Instead of Lady Whistledown quotes, each chapter is headed by an extract from one of Eloise Bridgerton's letters: to her mother protesting childhood punishments, to her brothers protesting odious governesses, to her sisters and best friend about men - upon the rejection of each of her first six marriage proposals, nagging her married sisters about their experiences, and letters to Penelope complaining about what poor losers men are.
TO SIR PHILLIP is set immediately after ROMANCING MR. BRIDGERTON, and coincident with WHEN HE WAS WICKED. In broad outline, it has some similarities to Daphne's story in THE DUKE AND I, but with a still more extreme emotional situation for the male lead, in some ways.
Sir Phillip's mother, like Simon's, died in childbirth, leaving him to be brought up by a demanding father, though here prone to physical rather than emotional abuse. Like Simon, Philip found himself in scholarship, taking a first at university (though in botany rather than mathematics). Unlike Simon, Philip wasn't firstborn, and planned to remain at Cambridge as an academic. Philip's no rake, either; he wasn't the sort of "first-tier" bachelor whose status offset his lack of relationship skills much.
After his brother's death at Waterloo, however, Phillip (unlike Simon) opted to do his duty: making the family estate's agricultural aspects turn a profit (with botanical experiments on the side), and marrying his late brother's fiancee. Unfortunately Marina suffered from clinical depression, which only deepened after the birth of twins. Phillip's marriage became an endless strain upon him, effectively a single parent with *no* knowledge of householding or child-rearing, other than an iron determination not to follow his father's lead. Then the final blow fell: Marina's death after a botched suicide attempt.
Phillip receives a letter of condolence from cheerful chatterbox Eloise Bridgerton, a cousin of Marina's whom he's never met. Appreciating the gesture, he encloses a pressed flower with his response, thus beginning a long correspondence with Eloise (who loves writing letters, and had never before received such an enclosure). The story skims over this, as Phillip realizes that the right kind of wife would solve most of his problems: someone who can deal with his out-of-control seven-year-olds, and *not* be suicidal. Heck, a take-charge person who'd run *his* life is welcome to it, if she can straighten out the mess...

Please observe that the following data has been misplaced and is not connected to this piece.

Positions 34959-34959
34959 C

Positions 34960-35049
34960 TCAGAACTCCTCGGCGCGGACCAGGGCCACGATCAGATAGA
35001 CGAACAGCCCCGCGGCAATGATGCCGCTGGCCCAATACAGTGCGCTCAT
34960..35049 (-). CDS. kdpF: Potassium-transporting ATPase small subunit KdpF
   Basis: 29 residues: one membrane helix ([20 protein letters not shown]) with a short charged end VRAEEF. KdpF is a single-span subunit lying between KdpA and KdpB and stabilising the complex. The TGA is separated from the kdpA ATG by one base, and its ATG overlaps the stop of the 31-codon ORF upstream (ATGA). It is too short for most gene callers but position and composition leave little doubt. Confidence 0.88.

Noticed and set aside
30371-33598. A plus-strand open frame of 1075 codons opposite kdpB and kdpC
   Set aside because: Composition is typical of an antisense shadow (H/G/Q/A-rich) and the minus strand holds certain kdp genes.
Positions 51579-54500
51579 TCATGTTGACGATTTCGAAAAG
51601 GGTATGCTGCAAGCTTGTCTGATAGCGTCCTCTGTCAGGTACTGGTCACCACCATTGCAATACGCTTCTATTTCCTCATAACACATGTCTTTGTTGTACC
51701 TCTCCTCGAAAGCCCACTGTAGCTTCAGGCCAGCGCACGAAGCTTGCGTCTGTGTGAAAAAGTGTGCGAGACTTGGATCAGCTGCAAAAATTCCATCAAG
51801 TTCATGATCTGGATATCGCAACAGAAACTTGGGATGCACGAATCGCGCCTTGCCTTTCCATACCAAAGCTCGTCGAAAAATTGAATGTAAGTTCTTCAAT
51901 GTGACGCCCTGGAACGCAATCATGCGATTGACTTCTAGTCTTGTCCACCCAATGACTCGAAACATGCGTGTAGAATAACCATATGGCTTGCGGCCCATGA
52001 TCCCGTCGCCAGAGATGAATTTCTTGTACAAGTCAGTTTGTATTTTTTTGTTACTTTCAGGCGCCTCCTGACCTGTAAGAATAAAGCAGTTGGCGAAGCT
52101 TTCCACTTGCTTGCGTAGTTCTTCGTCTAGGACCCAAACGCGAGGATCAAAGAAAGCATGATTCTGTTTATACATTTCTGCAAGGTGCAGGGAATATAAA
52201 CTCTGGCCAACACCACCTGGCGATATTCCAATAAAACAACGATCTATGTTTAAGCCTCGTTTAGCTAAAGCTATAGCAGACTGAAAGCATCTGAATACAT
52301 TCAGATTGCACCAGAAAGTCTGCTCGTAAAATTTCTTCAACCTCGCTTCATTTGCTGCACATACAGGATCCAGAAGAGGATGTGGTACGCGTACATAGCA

So the main story *really* begins when Eloise, in the wake of her best friend's marriage, opts to take Sir Philip up on his tentative invitation to visit with a view toward seeing if they'd suit. Unfortunately, she neglects to give *anyone* - from Sir Phillip with his rowdy children (whom he, in turn, neglected to mention) to her own matchmaking mother to her overprotective quartet of brothers - any warning of her plans.
Yes, Gregory is now old enough to join in one of the Bridgerton brothers' little chats with their sisters' suitors. (Reminiscent of the Pall Mall scene in THE VISCOUNT WHO LOVED ME, the Bridgertons at one point have a marksmanship contest.) On the plus side, although Eloise didn't learn much from Daphne's problems with their brothers, she and Francesca *did* have sense enough to pool their money years ago to bribe a maid into a frank discussion of the facts of life. :) (That doesn't explain, though, why Eloise never passed any information along to Penelope.)
In fact, despite her long-term frendship with Eloise, Penelope doesn't appear. (If she or Kate tagged along, the brothers might behave more sensibly in the presence of a grown-up.) Violet has only one scene. Benedict lives near Sir Phillip, though, so Eloise has Sophie to commiserate with. :)